7.7/10
119,261
230 user 154 critic

Good Bye Lenin! (2003)

R | | Drama, Romance | 14 May 2004 (USA)
In 1990, to protect his fragile mother from a fatal shock after a long coma, a young man must keep her from learning that her beloved nation of East Germany as she knew it has disappeared.

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Nominated for 1 Golden Globe. Another 33 wins & 18 nominations. See more awards »
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Cast

Cast overview, first billed only:
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Maria Simon ...
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...
Christine Schorn ...
Jürgen Holtz ...
Herr Ganske
Jochen Stern ...
Herr Mehlert
Stefan Walz ...
Sigmund Jähn
Eberhard Kirchberg ...
Hans-Uwe Bauer ...
Dr. Mewes
Nico Ledermueller ...
Alex - 11 Jahre (as Nico Ledermüller)
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Storyline

East Germany, the year 1989: A young man protests against the regime. His mother watches the police arresting him and suffers a heart attack and falls into a coma. Some months later, the GDR does not exist anymore and the mother awakes. Since she has to avoid every excitement, the son tries to set up the GDR again for her in their flat. But the world has changed a lot. Written by Benjamin Stello

Plot Summary | Plot Synopsis

Taglines:

Die DDR lebt weiter -- auf 79 qm! See more »

Genres:

Drama | Romance

Motion Picture Rating (MPAA)

Rated R for brief language and sexuality | See all certifications »

Parents Guide:

 »
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Details

Country:

Language:

| |

Release Date:

14 May 2004 (USA)  »

Also Known As:

Good Bye Lenin!  »

Box Office

Budget:

€4,800,000 (estimated)

Opening Weekend:

$2,450,171 (Germany) (14 February 2003)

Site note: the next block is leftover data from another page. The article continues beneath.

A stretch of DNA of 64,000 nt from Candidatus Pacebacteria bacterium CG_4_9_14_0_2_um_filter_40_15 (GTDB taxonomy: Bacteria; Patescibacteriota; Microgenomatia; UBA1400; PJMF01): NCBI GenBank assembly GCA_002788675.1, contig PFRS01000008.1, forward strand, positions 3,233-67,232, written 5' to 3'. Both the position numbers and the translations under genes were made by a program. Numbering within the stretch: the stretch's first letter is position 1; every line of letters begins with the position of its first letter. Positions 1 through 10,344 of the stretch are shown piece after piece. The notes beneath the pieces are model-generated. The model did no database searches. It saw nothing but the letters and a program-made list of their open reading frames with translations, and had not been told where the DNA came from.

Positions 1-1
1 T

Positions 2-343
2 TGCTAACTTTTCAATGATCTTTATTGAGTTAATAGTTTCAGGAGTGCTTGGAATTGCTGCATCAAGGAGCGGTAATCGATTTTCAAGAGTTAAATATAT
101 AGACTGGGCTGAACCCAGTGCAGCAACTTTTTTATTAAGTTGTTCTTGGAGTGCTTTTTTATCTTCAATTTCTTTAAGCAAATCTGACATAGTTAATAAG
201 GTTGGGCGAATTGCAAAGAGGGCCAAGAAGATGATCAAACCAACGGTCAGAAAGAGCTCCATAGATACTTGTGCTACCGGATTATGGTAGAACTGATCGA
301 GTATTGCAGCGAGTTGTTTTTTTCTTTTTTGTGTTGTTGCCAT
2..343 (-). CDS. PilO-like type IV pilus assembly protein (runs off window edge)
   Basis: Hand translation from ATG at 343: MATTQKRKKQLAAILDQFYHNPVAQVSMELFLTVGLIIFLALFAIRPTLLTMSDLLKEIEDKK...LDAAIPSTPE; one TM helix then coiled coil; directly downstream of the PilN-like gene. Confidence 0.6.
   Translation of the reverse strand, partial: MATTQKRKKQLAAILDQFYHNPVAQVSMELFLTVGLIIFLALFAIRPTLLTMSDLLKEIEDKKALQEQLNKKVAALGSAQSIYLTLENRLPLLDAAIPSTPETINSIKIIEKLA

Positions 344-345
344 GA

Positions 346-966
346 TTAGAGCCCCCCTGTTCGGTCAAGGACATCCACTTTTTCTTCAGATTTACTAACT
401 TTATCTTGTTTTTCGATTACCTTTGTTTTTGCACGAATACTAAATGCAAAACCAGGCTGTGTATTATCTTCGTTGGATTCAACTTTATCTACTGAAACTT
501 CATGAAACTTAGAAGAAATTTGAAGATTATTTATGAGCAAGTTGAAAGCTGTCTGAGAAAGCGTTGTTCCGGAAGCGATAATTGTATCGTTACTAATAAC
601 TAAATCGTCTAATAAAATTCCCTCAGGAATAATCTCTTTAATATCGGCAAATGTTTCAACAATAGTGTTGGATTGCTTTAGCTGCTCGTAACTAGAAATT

Gross:

$4,063,859 (USA) (30 July 2004)
 »

Company Credits

Show detailed on  »

Technical Specs

Runtime:

Sound Mix:

Color:

(archive footage)|

Aspect Ratio:

1.85 : 1
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Did You Know?

Trivia

As Chulpan Khamatova did not speak enough German to improvise properly, she had to learn her (grammatically correct) sentences word for word. Because this did not sound natural, all of her phrases were translated into Russian and then translated back word for word to get a natural Russian accent with all typical grammar mistakes. See more »

Goofs

In one sequence in the background you can see the Berolina-Bulidung at the Alexanderplatz. On the roof you can see the sign of the bank company "Bankgesellschaft Berlin". In the time between the fall of Berlin-wall (Nov.1989) and Germany's reunion (October 1990) there was no Bankgesellschaft Berlin situated in East-Berlin. The Company bought the Berolina Building in 1993. See more »

Quotes

Alexander Kerner: The future lay in our hands. Uncertain, yet promising.
See more »

Crazy Credits

Renowned German actor Jürgen Vogel plays the chicken in the supermarket and is credited as "Das Küken" ("young chicken"). See more »

Connections